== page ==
While he didn’t meet the same tragic end as Coleman, Lewis too was abandoned by Hollywood the minute he became more weird looking than cute, and has struggled with financial issues and being a sort of pop culture oddity ever since. Adults carrying him around and putting him on their laps like a porcelain doll, even though Lewis was barely a year away from starting high school, puts a deeply creepy edge on what was supposed to be a warm and touching holiday special that audiences would want to watch again and again.
Nearly the last twenty minutes of the show is devoted to Benny (or rather, Mr. T, since Mr. T is incapable of playing anyone but Mr. T) explaining the true meaning of Christmas while a choir sings behind him. The camera occasionally cuts to Emmanuel Lewis, looking unbelievably bored. Though more than half of the program does double duty as an ad campaign for spending Christmas in New York City, the tone becomes deadly serious here, with Mr. T looking like he’s about to burst into tears when Maureen McGovern sings ”O Holy Night.” He also goes off script at one point, in a rambling monologue about how, since no one knows for sure whether or not Baby Jesus smiled on the night of his birth, it’s our duty to smile as much as possible during the Christmas season, so that we’re…compensating for it, somehow, I guess? Whatever the case, like David Copperfield questioning a three year-old about her love life, it’s a welcome island of weirdness in a flood of sticky goo.
Billy’s parents, having been sufficiently chastened about needing to work for a living, show up to the party just in time to see him do a quavering rendition of “Silent Night.” At this point, though Billy is supposed to be bathed in the warm, soothing glow of the Christmas spirit, Emmanuel Lewis himself looks about as glum and uncomfortable as I’ve ever seen a child actor look. One wonders how many takes this poor kid was forced to do for this scene, and how bad the rest of them must have been if this was the one the producers ended up using.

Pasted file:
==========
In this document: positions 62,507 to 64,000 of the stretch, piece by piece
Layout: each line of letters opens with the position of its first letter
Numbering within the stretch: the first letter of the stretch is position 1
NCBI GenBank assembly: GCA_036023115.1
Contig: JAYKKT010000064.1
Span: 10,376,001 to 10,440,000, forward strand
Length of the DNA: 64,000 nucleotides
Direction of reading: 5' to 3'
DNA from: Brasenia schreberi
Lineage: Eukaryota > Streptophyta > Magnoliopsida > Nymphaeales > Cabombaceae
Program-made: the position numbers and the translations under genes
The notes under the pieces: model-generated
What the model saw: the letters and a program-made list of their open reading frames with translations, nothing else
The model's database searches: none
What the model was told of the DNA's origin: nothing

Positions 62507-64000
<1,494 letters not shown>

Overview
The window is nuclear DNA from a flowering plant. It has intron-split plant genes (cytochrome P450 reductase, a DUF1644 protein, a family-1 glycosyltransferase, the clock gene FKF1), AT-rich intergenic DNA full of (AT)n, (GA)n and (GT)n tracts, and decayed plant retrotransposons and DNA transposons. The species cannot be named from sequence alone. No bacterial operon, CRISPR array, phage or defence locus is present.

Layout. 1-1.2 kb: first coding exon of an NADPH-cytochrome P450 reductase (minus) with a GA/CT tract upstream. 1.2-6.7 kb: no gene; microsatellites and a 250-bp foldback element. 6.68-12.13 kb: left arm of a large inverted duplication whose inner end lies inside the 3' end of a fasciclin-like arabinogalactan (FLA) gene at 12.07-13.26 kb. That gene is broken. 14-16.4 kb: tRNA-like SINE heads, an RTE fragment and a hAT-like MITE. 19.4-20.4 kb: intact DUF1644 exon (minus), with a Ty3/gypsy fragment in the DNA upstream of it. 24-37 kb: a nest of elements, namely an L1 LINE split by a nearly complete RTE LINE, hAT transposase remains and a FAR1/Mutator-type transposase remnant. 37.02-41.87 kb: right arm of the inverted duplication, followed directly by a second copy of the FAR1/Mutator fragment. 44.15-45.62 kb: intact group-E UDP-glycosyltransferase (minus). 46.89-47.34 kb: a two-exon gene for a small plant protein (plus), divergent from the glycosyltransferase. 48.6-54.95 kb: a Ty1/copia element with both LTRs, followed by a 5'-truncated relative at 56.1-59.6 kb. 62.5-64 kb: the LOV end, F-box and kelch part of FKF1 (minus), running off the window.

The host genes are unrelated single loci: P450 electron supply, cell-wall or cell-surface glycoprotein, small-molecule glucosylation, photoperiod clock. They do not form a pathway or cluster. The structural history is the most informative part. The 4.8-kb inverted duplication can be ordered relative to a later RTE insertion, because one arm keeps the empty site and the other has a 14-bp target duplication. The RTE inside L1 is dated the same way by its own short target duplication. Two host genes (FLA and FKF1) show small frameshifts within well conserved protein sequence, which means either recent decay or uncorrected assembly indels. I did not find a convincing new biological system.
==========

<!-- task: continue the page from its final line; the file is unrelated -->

But never mind all that, Mr. T has successfully gotten Billy to accept the miracle and magic of Christmas. He leaves with his parents, who have presumably quit their jobs so that their kid stops acting like a sullen little turd, and are now facing having to sell his presents to make rent. Satisfied in the knowledge that he’s taken fistfuls of holiday spirit and all but jammed them down a child’s throat, Mr. T smiles at another job well done.
There’s not a single holiday special that isn’t tainted by the stink of commerce, that’s unavoidable. TV shows need sponsors, and it looks like A Christmas Dream was sponsored by the New York State Department of Tourism (there’s even a brief appearance by Mayor Ed Koch). It’s unclear why Billy’s journey to accepting Christmas joy in his heart must involve a trip to a giant toy store and a visit to Radio City Music Hall, rather than, say, helping out at a soup kitchen, but, rest assured, it does. Nevertheless, the sharp turn from whimsy into “this is what Christmas is really about” during the last quarter of the show is about as graceful as a mall Santa after too many cups of eggnog.
It doesn’t help that, beyond the tiniest little spark of enjoyment he shows while performing “Santa Claus is Coming to Town,” Emmanuel Lewis, thirteen playing six for a largely ignorant audience at the time let us reiterate, looks desperately like he wants to be somewhere, anywhere else. Though Billy could (and should) have been played by an actual first grader, NBC needed a famous face for the role. Since Gary Coleman was on his way out, they had to settle for the second most recognizable child actor on television, whether he wanted to do it or not. And that’s what show business is all about, Charlie Brown.
Original airdate: December 16, 1984